A few weeks ago, I went back to the monastic community that I visited last year. It was just as peaceful and restorative, if not more so, since I stayed longer this time.
I volunteered in the garden again. This year, I picked strawberries and did lots of weeding in herb and garlic beds.
I was placed in one of the “hermitages” this year. It was so sweet! There is a cluster of 8 hermitages about a 10-minute walk from the farmhouse, where the chapel, dining area, and additional accommodations are located. I had my own bathroom and mini-kitchen.
I really got into the rhythm of the day:
Wake up around 8:00, make breakfast, listen to the birds sing.
Work in the garden for a couple of hours.
Have lunch with the brothers and guests.
Do a little more garden work. Visit with the pigs, ducks, geese, and chickens.
Collapse in my hermitage (from the heat).
Clean up and read until the even song service.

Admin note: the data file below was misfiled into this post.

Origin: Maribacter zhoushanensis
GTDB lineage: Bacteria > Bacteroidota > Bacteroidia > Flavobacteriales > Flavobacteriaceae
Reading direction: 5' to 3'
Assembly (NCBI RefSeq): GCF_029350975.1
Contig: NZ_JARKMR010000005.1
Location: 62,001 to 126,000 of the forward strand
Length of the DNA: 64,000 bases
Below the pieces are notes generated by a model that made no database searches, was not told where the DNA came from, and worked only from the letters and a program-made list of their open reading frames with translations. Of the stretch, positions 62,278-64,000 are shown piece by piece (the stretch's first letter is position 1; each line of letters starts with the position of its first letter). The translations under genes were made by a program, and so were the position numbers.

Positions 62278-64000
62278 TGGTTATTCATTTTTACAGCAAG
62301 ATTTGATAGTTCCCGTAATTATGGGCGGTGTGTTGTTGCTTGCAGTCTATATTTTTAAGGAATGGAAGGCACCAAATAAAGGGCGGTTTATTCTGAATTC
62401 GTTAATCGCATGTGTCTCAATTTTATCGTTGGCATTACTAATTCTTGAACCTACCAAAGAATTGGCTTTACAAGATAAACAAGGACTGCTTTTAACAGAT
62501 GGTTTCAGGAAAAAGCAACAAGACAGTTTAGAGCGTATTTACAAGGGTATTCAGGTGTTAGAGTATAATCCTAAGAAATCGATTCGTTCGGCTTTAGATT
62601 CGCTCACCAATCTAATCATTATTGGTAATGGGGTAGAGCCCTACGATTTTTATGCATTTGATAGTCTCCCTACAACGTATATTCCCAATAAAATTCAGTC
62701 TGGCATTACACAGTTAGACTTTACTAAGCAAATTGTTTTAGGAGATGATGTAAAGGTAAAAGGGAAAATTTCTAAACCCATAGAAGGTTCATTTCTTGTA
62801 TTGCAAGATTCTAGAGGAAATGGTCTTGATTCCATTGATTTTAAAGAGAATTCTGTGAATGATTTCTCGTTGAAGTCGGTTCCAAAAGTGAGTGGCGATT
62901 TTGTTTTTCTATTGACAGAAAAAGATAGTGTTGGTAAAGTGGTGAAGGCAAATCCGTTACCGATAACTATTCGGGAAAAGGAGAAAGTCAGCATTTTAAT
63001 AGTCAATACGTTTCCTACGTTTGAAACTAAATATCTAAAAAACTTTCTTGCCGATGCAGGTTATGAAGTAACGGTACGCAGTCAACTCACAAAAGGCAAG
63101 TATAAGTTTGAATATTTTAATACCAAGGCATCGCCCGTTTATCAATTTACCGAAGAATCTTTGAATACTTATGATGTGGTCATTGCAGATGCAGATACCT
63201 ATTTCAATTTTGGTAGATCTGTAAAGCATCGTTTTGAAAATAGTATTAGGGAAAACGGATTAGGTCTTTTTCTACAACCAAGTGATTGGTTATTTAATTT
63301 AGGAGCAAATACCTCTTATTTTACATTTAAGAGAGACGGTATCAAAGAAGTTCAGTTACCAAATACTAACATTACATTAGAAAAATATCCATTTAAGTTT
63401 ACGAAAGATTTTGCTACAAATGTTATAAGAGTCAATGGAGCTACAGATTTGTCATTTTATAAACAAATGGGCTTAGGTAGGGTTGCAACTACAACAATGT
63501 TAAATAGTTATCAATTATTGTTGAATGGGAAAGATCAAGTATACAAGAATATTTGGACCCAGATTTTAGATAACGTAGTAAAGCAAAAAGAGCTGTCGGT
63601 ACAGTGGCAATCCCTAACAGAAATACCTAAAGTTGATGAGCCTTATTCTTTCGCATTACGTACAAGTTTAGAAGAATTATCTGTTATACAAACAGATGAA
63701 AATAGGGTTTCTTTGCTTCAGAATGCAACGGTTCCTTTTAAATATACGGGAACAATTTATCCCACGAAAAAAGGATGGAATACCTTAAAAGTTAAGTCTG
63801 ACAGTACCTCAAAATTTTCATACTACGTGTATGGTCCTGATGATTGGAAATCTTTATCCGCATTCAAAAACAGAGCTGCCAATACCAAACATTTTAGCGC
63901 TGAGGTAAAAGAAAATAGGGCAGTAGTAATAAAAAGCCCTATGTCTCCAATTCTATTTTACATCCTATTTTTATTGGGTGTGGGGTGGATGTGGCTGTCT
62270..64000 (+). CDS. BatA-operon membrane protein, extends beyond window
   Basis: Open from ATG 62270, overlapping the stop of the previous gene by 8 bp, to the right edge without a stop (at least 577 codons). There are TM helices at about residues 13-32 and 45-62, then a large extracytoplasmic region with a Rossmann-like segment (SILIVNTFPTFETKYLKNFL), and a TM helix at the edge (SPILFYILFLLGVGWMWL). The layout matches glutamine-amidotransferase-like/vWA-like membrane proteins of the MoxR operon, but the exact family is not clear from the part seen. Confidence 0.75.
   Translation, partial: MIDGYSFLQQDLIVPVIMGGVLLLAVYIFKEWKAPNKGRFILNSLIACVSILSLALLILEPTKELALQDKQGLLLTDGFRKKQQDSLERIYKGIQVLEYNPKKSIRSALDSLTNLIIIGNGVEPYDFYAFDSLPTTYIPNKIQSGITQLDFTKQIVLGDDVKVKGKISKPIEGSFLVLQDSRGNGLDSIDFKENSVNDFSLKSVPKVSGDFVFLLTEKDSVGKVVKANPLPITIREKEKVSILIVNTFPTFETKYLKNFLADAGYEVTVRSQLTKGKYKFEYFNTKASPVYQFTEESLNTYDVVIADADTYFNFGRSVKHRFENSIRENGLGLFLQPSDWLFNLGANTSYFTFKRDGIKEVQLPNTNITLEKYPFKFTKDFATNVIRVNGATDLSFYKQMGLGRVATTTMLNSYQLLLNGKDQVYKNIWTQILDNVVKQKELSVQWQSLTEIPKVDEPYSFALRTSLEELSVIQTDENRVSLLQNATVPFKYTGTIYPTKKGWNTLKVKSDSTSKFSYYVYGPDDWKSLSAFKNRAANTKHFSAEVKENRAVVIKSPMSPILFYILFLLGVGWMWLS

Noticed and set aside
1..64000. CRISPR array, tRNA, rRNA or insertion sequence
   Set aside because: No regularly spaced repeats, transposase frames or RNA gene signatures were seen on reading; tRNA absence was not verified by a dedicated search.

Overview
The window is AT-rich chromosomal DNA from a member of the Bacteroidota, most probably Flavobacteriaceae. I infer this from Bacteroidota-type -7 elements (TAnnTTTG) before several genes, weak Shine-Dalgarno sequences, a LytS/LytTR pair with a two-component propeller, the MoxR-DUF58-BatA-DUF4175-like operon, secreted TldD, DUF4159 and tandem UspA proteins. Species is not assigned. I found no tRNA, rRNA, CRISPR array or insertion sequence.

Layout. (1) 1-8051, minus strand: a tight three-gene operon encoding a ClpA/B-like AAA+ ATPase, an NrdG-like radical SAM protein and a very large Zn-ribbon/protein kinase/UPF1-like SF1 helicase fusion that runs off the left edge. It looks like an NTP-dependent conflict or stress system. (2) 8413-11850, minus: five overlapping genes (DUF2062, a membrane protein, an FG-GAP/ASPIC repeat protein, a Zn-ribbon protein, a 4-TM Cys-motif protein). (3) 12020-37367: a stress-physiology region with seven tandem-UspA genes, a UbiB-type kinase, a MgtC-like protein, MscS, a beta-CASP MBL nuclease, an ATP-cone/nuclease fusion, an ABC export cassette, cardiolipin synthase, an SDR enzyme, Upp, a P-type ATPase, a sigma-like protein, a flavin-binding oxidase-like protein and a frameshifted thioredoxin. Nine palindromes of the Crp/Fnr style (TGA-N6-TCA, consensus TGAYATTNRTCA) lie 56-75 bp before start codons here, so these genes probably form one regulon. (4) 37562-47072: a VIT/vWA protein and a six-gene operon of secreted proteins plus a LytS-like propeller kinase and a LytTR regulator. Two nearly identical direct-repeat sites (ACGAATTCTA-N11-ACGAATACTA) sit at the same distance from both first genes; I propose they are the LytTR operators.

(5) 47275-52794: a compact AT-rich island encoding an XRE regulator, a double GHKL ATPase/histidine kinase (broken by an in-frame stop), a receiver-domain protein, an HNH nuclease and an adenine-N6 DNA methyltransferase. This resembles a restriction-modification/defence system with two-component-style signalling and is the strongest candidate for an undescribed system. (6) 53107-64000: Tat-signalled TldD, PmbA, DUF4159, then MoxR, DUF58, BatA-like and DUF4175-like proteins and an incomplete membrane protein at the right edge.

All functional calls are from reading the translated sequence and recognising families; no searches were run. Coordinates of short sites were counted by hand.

Attend even song and have dinner afterward.
Sit in one of the sitting rooms and read a book from the library until compline, the final service of the day.
Attend compline and watch the sunset afterward.
Return to my hermitage and read before going to sleep.
Such a profound joy is found in this simple life. I longed to stay for a few more days. Now the trick is to figure out how to make time for such quiet reflection amid the myriad distractions of everyday living. I’m working on it.
I found it so refreshing to be “offline” for a few days. To think about nothing but pulling the next weed or watching the gaggle of geese waddle through the garden. To get perspective on my life.
So I was shocked when I read this news the other day. In a recent study, researchers found that participants who sat in a room for 10 minutes with “just their thoughts” were very uncomfortable, and some of them even shocked themselves for something to do!
Wow. I think we could all use some more silence and “offline” time these days. I challenge you to carve out some quiet time for yourself every week. And enjoy the silence!
One of my friends said recently, “We’re the last generation that can comfortably be alone with our thoughts.” So sad if that’s true! I hope millennials also learn to enjoy the silence.
Very sad. I think it’s true for many millennials…even some people our age and older.
Are these the West Newbury brothers? The quiet and solitude sound so appealing … I think maybe I’ll try it myself one of these days. Thanks for another great post!
Yes, they are the West Newbury brothers. I definitely recommend the retreats there!